Ever hear of the Not Fucking Around Coalition? We hadn't either. Even those of us who run into the occasional, er, patriot, remain unaware, for the most part, of the exact nature of the militia subculture. We might decry the Jan. 6 attack on the U.S. Capitol and shake our heads at how crazy the people are, but do we know how many of them there are? More importantly, does the FBI? Do we know where they live?
Estimates range from 15,000 and 20,000 active militia members in over 300 groups to as many as 100,000, but it's hard to know. After Jan. 6, these militias atomized, decentralizing and going local to avoid law enforcement scrutiny. There might be a militia near where you live.
The Southern Poverty Law Center has an interactive hate group map. Contrary to our stereotypes, the militia mentality isn't confined to the South, or the Wild West; there are a surprising number in the Northeast, in places like Connecticut. You might think of Connecticut as Sperry Topsiders and the Mystic Seaport but there are working-class people there, too, and a goodly number are pissed off.
The pissed off part translates across ethnic lines. The wonderfully named Not Fucking Around Coalition is, in fact, a group of black nationalists led by a National Guard and U.S. Army veteran and hip hop DJ named John Fitzgerald Johnson who goes by the nickname Grandmaster Jay. Not allied with the Black Panthers or the Black Lives Matter movement, Grandmaster Jay told Vice magazine that he'd been warning about a white supremacist insurrection like the Jan. 6 attack on the U.S. Capitol for years, but his predictions fell on deaf ears.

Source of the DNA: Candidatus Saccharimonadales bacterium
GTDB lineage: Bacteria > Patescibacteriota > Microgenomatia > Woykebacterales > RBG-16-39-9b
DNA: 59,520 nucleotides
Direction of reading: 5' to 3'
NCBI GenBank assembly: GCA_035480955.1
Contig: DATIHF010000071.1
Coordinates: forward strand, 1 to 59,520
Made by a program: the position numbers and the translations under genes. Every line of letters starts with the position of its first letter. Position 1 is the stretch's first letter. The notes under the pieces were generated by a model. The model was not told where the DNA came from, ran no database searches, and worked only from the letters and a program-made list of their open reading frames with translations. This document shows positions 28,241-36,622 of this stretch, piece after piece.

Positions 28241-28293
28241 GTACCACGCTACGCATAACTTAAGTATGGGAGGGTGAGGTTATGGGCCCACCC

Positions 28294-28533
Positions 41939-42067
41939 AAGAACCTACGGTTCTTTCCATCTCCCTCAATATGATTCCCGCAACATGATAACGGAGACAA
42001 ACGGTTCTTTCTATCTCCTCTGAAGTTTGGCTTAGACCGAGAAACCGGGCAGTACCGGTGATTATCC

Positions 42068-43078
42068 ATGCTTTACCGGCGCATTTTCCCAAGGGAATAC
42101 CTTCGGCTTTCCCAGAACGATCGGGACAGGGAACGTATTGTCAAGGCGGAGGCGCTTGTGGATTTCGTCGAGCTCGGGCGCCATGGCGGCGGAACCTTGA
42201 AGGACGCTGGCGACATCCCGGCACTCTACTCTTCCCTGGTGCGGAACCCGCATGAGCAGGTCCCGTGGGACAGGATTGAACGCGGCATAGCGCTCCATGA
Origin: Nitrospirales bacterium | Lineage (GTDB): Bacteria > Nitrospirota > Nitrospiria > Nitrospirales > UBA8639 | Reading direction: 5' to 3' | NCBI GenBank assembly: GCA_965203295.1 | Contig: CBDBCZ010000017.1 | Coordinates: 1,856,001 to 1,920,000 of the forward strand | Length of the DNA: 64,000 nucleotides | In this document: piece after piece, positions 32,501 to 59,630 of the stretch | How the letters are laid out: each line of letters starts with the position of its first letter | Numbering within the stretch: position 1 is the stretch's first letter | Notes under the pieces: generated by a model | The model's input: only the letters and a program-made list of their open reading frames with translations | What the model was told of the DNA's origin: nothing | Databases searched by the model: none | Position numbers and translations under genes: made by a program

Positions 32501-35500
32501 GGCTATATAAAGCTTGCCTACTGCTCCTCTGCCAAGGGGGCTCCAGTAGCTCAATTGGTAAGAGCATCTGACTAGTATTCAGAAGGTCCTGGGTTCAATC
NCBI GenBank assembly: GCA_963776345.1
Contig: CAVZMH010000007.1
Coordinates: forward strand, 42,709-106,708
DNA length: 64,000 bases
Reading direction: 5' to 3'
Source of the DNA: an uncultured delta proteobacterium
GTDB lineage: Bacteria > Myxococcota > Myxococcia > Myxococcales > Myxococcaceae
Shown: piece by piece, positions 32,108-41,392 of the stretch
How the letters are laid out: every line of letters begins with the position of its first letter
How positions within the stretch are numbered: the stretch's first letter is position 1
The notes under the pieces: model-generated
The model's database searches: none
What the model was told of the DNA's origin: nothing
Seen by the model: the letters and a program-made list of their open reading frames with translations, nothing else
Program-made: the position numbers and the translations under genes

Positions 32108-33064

“The terrorism that we saw last week validated everything that I've ever said about why we need to have an entity such as a Black militia: that it’s defensive, not offensive, because those are the very types of people who wouldn't hesitate to stop at the Capitol,” Grand Master Jay told VICE News back in 2021.
As sympathetic as one might feel toward this particular militia group, is the Mad Max scenario of rival militias the future anyone wants for the United States?
If the growth of armed militias seems to have come out of nowhere, it didn't. Much of their ranks came straight out of U.S. foreign policy. Militias have historically risen after periods of war, according to Kathleen Belew, an assistant professor of history at the University of Chicago and author of “Bring the War Home: The White Power Movement and Paramilitary America.”
For the past 30 years, the country has been in an almost constant state of war but with a volunteer army. The military has ginned up recruitment with thinly veiled PR. Top Gun, anyone?
So it's not surprising that after the FBI search of Mar-a-Lago, social media was suddenly rife with calls for armed rebellion. Bruce Reinhart, the judge who had issued the FBI warrant, along with his children and family, received death threats.
“I see a rope around his neck,” wrote a user on a pro-Trump message board, according to Vice News. Reinhart is Jewish and his synagogue remained shuttered Friday night for safety reasons. Fox News did its part by propagating an obviously faked photo of the judge boozing it up with Ghislaine Maxwell.
Let's call it the War of the Worlds. Will the sanity of professional pols in the Biden administration prevail? Presumably, but it might be nice to know for sure.
If only it were just an action flick. In the meantime, these folks are making their own movies.
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Yep. It was the Espionage Act.
Federal agents removed top secret documents when they searched former President Donald J. Trump’s Florida residence on Monday as part of an investigation into possible violations of the Espionage Act and other laws, according to a search warrant made public on Friday.
F.B.I. agents seized 11 sets of documents in all, including some marked as “classified/TS/SCI” — shorthand for “top secret/sensitive compartmented information,” according to an inventory of the materials seized in the search. Information categorized in that fashion is meant to be viewed only in a secure government facility. From The New York Times.